'It is by placating the sentiments of smaller communities and smaller people who are afraid that the majority may do wrong, that the British Parliament works. Sir, my friends tell me that I have made the Constitution. But I am quite prepared to say that I shall be the first person to burn it out. I do not want it. It does not suit anybody. But whatever that may be, if our people want to carry on, they must not forget that there are majorities and there are minorities, and they simply cannot ignore the minorities by saying, ‘Oh, no. To recognise you is to harm democracy.’ I should say that the greatest harm will come by injuring the minorities.'

The ‘Father of the Indian constitution’ wanted to burn it. What he told the upper house of the Parliament so many years ago is still the Indian reality – there are minorities and majorities, and the latter still usurp power to feed off the former.

But this great nation of ours has another father. As mentioned earlier, Gandhi's views on dalits were orthodox and conservative. His clash of ideas with Dr Ambedkar ultimately changed the social comportment of this country forever.

There cannot be much debate on how as an electoral democracy, India is definitely not the most successful or just nation-state. In a country rife with caste violence, electoral processes have often been punctuated by upper caste dominance. Would things have been better, or at least different, if Dalits were awarded separate electorates?

On Babasaheb Ambedkar's 129th birth anniversary, one hopes that those in power, those who embody the nation state, stop providing lip service to this dalit intellectual by trying to co-opt him in status quoist narratives. And yes, he is not just the “Architect of the Indian constitution”.

It is important at this point to make the distinction between separate electorate and reserved constituency clear.

Separate Electorate : The community to which the electorate belongs would choose their own leaders via an election in which the candidates of only their community would be allowed to contest and only their community members would vote. This would mean that the elections for choosing the leaders of that particular community would be held separately and would not come under general elections.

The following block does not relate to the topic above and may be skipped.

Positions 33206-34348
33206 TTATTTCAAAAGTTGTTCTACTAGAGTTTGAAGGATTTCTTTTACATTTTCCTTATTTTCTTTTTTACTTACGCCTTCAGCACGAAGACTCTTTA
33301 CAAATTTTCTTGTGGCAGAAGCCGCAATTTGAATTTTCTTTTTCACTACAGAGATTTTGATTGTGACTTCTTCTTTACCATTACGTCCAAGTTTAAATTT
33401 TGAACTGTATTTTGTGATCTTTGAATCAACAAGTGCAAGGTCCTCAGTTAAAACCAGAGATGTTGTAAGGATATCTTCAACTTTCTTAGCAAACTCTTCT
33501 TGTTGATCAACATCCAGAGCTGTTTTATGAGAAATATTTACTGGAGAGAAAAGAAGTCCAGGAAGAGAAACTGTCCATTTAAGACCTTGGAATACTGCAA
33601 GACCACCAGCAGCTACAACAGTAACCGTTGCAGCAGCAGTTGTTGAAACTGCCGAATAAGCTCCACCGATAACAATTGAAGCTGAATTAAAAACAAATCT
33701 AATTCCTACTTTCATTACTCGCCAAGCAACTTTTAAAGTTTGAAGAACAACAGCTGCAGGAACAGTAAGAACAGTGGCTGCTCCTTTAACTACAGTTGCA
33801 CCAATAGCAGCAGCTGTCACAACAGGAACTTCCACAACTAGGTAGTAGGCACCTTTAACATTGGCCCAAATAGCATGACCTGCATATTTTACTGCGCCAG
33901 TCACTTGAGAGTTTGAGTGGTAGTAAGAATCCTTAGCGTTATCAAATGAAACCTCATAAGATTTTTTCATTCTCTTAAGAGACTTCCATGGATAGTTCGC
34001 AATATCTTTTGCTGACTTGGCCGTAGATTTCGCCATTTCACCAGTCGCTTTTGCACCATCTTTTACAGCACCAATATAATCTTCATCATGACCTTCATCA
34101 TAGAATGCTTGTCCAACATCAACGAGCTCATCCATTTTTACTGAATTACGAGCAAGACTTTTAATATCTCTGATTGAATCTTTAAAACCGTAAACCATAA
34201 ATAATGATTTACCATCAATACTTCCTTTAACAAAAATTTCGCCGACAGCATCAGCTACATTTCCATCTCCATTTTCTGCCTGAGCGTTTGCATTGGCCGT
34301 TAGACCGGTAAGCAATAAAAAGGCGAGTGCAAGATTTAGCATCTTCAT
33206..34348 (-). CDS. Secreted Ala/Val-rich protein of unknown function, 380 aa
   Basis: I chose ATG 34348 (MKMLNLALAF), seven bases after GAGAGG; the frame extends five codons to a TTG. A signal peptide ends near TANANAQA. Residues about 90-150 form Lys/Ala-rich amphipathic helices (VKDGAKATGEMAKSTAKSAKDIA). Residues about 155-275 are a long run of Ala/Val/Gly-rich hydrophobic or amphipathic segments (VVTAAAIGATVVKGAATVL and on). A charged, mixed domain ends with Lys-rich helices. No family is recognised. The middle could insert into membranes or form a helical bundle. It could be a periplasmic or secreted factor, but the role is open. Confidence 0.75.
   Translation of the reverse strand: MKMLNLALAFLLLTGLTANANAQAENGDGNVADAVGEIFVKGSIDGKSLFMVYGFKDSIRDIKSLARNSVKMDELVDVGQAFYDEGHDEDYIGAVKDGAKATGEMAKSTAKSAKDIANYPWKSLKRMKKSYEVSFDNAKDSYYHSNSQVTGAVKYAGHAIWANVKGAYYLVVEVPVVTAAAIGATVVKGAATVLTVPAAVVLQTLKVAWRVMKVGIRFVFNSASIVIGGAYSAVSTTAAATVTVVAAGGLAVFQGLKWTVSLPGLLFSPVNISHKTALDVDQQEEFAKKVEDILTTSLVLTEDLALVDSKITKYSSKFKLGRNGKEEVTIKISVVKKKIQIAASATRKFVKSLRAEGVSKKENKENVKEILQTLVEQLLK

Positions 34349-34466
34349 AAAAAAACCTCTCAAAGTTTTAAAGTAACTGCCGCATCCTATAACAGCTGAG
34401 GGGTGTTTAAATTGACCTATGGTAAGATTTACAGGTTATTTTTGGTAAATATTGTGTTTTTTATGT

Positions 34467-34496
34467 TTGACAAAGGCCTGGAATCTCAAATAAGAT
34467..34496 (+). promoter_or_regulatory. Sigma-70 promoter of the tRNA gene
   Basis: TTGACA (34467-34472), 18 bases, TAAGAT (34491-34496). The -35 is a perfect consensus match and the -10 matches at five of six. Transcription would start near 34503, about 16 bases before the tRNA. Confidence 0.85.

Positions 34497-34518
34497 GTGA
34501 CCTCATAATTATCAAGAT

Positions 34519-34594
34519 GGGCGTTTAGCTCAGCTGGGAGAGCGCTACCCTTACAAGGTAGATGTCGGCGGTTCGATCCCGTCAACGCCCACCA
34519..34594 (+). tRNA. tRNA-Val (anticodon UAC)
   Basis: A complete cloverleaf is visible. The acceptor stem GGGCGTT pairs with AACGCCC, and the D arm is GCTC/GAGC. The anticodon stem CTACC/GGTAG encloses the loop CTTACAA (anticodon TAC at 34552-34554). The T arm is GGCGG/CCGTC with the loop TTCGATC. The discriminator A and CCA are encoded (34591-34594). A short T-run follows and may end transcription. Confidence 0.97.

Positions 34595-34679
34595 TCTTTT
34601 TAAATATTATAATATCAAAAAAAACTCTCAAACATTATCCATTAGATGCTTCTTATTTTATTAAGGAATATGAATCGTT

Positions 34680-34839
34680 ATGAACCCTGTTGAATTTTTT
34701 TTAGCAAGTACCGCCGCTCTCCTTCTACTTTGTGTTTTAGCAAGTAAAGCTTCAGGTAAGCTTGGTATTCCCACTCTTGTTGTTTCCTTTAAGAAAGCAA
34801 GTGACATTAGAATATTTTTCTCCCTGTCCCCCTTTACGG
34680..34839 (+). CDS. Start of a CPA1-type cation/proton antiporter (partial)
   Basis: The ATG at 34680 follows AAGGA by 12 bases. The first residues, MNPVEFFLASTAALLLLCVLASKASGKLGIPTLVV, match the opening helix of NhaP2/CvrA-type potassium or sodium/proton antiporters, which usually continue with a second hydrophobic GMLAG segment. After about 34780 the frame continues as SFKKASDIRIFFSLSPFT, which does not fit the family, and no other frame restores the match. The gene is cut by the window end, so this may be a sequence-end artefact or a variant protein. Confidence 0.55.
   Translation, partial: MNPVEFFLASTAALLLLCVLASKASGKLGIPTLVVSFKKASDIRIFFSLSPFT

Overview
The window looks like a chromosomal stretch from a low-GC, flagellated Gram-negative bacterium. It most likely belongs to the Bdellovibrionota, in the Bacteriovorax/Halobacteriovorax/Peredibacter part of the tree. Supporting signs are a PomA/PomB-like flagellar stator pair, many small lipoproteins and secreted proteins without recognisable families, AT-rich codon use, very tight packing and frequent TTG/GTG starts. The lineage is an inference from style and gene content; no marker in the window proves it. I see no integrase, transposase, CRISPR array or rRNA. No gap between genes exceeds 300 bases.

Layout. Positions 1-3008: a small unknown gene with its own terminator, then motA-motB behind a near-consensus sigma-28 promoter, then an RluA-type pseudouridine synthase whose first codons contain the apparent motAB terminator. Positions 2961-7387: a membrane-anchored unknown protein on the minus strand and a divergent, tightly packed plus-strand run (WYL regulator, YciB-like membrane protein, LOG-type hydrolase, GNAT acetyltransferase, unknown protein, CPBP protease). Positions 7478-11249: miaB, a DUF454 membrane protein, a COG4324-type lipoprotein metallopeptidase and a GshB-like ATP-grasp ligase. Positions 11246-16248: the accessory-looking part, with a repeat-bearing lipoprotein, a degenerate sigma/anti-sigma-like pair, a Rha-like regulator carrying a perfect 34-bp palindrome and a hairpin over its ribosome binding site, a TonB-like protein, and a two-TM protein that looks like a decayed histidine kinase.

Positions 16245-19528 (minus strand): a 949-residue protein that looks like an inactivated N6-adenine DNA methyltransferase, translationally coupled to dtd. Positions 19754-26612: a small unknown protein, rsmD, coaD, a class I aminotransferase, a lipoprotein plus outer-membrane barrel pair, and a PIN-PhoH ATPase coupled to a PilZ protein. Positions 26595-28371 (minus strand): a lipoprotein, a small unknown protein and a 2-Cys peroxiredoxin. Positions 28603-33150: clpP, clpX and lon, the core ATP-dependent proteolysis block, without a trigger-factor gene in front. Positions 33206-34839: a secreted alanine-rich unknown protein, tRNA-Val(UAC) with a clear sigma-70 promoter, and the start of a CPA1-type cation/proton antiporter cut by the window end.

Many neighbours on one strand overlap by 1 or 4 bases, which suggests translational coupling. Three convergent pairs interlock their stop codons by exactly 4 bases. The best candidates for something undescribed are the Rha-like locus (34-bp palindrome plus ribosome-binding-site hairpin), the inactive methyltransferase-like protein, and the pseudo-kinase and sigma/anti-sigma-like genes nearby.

Reservation of Seats : The candidates in the election can belong only to a particular community for which it is reserved. However, every eligible voter in the constituency would vote and the leader chosen would represent them all.

In 1932, the British announced the formation of separate electorates for the ‘Depressed Classes’ in the Communal Award. Gandhi was in for a toss. He decided to fast unto death to overturn the decision. On the eve of his now ‘historic’ fast unto death at Yervada Central Jail in Pune, Gandhi wrote to Sir Samuel Hoare, the then Secretary of State for India.

'For me religion is one in essence, but it has many branches and if I, the Hindu branch, fail in my duty to the parent trunk, I am an unworthy follower of that one indivisible, visible religion…. My nationalism and my religion are not exclusive, but inclusive and they must be so consistently with the welfare of life.'

Pressure began mounting on Ambedkar because of this almost ornery fast. The Mahatma’s life depended on what Dr Ambedkar chose. The maverick dalit leader finally conceded to his demands. Years later, Dr Ambedkar would write in What Congress and Gandhi Have Done to the Untouchables:

'There was nothing noble in the fast. It was a foul and filthy act. The Fast was not for the benefit of the Untouchables. It was against them and was the worst form of coercion against a helpless people to give up the constitutional safeguards [which had been awarded to them].'